A long-awaited evaluation of the use of 20mph limit schemes has failed to find evidence of a significant short-term impact on safety but said they could provide other benefits, including promoting active travel.
The Department for Transport has published a report the effectiveness of 20mph speed limit (signed only) schemes, which it commissioned in 2014 from Atkins (as lead consultant), Aecom and Professor Mike Maher of University College London.
The report’s overall conclusion on the schemes’ impacts on collisions and casualties, was that the evidence available to date shows no significant change in the short-term in the majority of the case studies, albeit with some evidence to suggest a positive impact in one location (Brighton).
However the majority of 20mph case studies were implemented on roads where the average speed prior to implementation was typically less than 24mph, and where the schemes would be self-enforcing, with no expectation of additional police enforcement.
In this context the report found that following implementation ‘a substantial proportion’ of drivers are exceeding the 20mph limit, with 47% of drivers in residential areas and 65% of drivers in city centre areas (equating to 51% across both categories) complying.
The report pointed out that accident reduction was not a key driver behind many of the case study schemes and that in general, 20mph limit schemes seek to address a wide range of policy areas and have a range of objectives spanning road safety, promotion of active travel modes, perceived quality of the environment, health and wellbeing, and community benefits.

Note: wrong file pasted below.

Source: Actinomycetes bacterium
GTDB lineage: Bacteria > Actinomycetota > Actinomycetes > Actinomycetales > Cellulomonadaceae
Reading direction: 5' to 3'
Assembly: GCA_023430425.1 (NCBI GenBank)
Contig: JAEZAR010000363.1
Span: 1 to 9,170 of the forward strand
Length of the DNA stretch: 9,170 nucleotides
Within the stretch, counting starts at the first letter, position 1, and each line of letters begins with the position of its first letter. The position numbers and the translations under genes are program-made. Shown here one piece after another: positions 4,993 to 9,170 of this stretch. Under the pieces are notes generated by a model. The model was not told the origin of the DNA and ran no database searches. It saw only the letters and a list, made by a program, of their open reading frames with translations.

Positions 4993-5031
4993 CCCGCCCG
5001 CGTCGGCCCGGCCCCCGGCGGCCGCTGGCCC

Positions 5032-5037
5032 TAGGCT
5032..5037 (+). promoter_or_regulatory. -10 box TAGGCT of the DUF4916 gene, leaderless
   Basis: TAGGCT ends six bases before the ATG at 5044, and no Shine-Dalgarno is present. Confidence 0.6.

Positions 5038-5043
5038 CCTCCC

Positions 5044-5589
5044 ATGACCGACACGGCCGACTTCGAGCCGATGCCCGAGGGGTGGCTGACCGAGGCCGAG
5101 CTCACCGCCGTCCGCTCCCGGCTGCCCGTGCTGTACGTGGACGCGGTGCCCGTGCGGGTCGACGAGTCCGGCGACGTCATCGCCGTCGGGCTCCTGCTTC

It found that overall, 20mph limits are perceived to be beneficial for cyclists and pedestrians, with 69% of residents agreeing that the limits are beneficial for cyclists and pedestrians and 74% and 77% respectively of non-resident drivers agreeing that they are beneficial for cyclists and pedestrians .
The 20’s Plenty for Us campaign said: ‘There are some useful indicators in the report, particularly around the negative aspects of police failing to routinely enforce 20mph limits and the need for national engagement and awareness on the benefits of reducing speeds below 30mph in residential and other roads.
‘However, we have major reservations about the primary data used in the report around speed reductions and the complete failure of the study to look at sufficient casualty figures to be able to draw any conclusions that would be statistically credible.’